In the practice of the present process, the locality 15 at which the coating material is applied to the strip surface 10 is the location of the reservoir trench. The trench is maintained continuously entirely filled with the first liquid coating material, which is supplied to the trench under pressure by means shown as a pump 33, although the coating material could be supplied by gravity feed under hydrostatic pressure. As the strip advances past the trench, the surface 10 is progressively brought into contact with the pool of liquid coating material therein. The advancing movement of the strip draws coating material from the trench on the strip surface 10 into the throat 30, i.e. into the space between the strip surface 10 and the facing throat wall 26, as a continuous wet coating layer filling that space and forcing the strip against the other wall 28 notwithstanding any undulating or other deformation initially present in the strip. In this way, as the strip advances through the throat 30, the distance from the strip surface 10 to the wall 26 becomes uniform at all points and, since the space or gap defined between the surface 10 and wall 26 is filled with liquid coating material, a uniform wet thickness of coating layer over the entire surface 10 is achieved, even though as the strip emerges from the throat 30 at the outlet or downstream end thereof, any deformation initially present in the strip reappears. Thus, with progressive supply of wet coating material to the trench 22 at a rate sufficient to maintain the trench completely filled, the strip surface 10 is uniformly and continuously coated.
It will be understood that in this embodiment, the surface 26 of the plate 18 constitutes the wall facing the coating strip surface, and the plate 20 constitutes a means for uniformly restraining the strip against movement more than a predetermined distance away from the wall. The downstream end of the latter wall is a sharp edge 34 formed by the intersection of surface 26 with a planar plate end surface 34a, shown as perpendicular to the direction of strip advance; more generally, the angle between the plane of surface 34a and the direction of strip advance is at least sufficient to avoid cavitation effects that could cause irregularities in the coating emerging from the throat 30.
Preferably, in at least many instances, in operation the reservoir trench 22 is kept completely filled with paint, under pressure. In this way, there can be no entrapment of air in the produced coating. It is also preferred, and at least considered advantageous for atainment of satisfactory coatings, that the strip surface to be coated be primed, i.e. with a primer coat applied prior to performance of the coating operation of the present invention.
The foregoing features, as thus far described, are generally shown and set forth in applicants' aforementioned copending application.
In accordance with the present invention, in the embodiment of FIGS. 1-3, a plurality of small apertures 36 (five being shown) are provided in the upper plate 18, opening downwardly through the wall 26 into the gap defined between that wall and the coated strip surface 10, beyond the dam 32, at locations spaced across the width of the surface 10. These apertures all communicate with a manifold trough 38, illustrated as formed in the plate 18 and closed by a cover 40. In the practice of the present process, the trough 38 is maintained entirely filled with a second liquid coating material (e.g. differing in color from the aforementioned first liquid coating material) supplied under pressure from a source represented as a pump 42, although, again, the second liquid coating material could be supplied by gravity feed under hydrostatic pressure.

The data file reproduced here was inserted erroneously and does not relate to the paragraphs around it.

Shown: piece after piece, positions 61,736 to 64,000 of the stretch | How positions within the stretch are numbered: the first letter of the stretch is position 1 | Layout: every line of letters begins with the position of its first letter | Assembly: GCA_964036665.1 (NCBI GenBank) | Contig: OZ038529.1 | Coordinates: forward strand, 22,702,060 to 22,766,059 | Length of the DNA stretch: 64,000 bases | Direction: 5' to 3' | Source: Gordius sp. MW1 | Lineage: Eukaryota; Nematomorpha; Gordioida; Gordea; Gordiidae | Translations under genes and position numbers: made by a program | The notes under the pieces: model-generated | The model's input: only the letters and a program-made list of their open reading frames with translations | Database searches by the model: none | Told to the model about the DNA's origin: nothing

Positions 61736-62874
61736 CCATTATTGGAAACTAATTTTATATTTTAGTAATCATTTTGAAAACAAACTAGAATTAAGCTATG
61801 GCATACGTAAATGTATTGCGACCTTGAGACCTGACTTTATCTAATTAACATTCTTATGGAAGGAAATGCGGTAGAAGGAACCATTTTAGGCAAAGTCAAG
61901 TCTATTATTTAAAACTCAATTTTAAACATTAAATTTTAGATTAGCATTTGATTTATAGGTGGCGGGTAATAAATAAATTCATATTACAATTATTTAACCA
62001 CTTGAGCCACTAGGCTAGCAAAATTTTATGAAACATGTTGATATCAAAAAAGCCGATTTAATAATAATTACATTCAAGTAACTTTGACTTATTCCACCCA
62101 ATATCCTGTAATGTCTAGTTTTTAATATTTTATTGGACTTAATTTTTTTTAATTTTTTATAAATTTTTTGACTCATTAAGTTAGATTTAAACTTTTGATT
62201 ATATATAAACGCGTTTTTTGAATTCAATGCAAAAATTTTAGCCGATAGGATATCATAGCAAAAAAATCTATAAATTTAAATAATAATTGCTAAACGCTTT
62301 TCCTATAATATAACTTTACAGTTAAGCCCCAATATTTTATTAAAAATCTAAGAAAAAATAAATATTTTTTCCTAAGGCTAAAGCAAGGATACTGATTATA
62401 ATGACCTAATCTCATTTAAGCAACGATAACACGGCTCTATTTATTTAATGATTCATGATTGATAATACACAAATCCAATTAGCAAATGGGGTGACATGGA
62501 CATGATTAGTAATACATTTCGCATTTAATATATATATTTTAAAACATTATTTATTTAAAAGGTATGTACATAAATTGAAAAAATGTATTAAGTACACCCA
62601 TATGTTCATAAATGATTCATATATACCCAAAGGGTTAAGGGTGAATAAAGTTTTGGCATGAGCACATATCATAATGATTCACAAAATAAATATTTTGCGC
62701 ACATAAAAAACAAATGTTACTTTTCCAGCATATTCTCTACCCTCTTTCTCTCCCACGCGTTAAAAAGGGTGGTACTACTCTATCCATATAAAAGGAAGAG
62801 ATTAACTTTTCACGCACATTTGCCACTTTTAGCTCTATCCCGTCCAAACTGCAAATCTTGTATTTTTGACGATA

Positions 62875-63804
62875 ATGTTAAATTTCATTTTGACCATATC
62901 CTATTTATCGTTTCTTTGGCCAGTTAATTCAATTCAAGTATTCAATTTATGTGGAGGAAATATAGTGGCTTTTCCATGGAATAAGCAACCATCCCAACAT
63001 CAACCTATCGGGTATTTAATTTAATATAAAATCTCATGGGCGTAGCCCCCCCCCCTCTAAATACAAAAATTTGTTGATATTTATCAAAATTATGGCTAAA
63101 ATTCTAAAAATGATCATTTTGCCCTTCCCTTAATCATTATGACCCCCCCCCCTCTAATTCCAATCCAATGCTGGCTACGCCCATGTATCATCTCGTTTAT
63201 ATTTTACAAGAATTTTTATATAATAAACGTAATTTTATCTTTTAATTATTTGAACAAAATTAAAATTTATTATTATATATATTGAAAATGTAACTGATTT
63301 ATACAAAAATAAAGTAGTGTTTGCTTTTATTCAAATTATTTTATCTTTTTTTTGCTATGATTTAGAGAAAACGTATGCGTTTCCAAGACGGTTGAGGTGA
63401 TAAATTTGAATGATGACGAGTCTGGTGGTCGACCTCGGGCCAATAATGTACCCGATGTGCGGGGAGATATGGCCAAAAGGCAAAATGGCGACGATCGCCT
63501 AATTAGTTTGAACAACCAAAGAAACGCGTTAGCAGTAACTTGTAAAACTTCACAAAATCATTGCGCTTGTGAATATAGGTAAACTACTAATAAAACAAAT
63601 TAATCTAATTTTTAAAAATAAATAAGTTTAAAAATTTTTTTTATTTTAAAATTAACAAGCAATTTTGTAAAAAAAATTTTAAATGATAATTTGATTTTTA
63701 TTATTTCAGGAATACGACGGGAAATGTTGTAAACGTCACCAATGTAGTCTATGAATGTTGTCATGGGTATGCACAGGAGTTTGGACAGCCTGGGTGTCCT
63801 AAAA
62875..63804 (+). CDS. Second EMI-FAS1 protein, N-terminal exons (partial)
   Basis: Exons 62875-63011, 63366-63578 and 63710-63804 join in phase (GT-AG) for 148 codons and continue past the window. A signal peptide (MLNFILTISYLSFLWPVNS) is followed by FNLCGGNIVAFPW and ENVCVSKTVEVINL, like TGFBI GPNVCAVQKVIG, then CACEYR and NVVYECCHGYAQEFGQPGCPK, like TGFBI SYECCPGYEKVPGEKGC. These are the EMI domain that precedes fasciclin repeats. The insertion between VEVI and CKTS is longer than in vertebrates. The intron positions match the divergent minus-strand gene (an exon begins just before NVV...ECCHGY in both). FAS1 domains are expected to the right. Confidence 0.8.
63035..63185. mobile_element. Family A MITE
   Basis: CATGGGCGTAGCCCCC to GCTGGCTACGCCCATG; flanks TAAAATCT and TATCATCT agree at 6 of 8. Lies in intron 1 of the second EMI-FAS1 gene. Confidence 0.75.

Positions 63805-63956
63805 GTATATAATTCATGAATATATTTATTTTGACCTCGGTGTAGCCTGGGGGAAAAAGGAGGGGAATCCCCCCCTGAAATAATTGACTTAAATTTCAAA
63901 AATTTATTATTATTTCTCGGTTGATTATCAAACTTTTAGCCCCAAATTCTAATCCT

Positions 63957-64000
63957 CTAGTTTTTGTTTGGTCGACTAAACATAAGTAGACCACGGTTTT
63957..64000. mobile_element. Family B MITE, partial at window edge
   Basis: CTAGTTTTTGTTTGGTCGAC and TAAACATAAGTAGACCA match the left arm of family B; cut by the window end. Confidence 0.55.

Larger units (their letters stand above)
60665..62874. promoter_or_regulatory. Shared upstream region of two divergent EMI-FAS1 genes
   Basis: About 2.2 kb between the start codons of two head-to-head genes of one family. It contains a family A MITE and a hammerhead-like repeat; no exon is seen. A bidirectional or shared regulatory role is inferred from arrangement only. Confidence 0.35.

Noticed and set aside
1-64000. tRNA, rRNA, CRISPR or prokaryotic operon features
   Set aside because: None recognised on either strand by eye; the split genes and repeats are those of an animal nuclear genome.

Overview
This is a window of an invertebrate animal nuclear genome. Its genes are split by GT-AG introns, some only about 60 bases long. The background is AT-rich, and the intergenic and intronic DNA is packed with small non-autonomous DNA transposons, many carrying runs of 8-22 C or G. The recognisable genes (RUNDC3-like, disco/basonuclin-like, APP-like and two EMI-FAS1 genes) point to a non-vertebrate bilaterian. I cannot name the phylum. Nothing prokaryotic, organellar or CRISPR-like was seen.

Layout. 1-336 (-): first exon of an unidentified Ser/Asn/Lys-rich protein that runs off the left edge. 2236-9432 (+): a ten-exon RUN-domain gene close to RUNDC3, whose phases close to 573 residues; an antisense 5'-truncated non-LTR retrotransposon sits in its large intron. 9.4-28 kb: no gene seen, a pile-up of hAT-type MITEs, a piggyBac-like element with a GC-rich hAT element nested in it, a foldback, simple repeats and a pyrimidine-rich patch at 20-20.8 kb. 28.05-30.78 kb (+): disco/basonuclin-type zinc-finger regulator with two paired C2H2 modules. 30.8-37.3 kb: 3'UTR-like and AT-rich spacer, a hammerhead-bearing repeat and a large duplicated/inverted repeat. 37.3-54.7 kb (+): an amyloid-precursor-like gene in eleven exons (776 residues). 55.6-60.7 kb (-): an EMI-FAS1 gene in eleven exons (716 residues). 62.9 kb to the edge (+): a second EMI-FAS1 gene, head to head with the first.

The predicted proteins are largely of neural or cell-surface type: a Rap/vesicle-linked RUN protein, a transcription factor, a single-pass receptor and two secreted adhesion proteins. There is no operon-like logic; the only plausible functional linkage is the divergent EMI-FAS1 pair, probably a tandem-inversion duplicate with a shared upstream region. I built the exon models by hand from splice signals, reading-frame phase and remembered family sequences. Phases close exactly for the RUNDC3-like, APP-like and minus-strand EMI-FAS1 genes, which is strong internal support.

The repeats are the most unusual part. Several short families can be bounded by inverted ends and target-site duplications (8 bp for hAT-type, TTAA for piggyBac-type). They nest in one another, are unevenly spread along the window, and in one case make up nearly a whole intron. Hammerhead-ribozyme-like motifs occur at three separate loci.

Specifically, the second liquid coating material is delivered to the gap between the wall 26 and the strip surface 10 (i.e. at five spaced locations, via the apertures 36) under pressure sufficient to locally displace the first liquid coating material of the wet coating layer which already fills the gap, thereby to establish in the coating layer a longitudinal stripe 44 at the location of each of the apertures. This displacement occurs because of the selected supply pressure of the second liquid coating material and because the already-applied layer of the first liquid coating material is still wet, having been maintained fully enclosed by the plate assembly at and downstream of the dam 32. It is believed that the effect of this displacement acts in an upstream direction, i.e. toward the reservoir trench 22, rather than laterally, as there is substantially no observed lateral displacement or leakage of coating material; in any event, owing to the displacement of the first liquid coating material by the second at the locations of the apertures 36, the resultant stripes 44 extend substantially entirely through the thickness of the produced coating rather than merely overlying the layer of the first coating material. Consequently, the stripes do not wear preferentially or disappear prematurely upon weathering.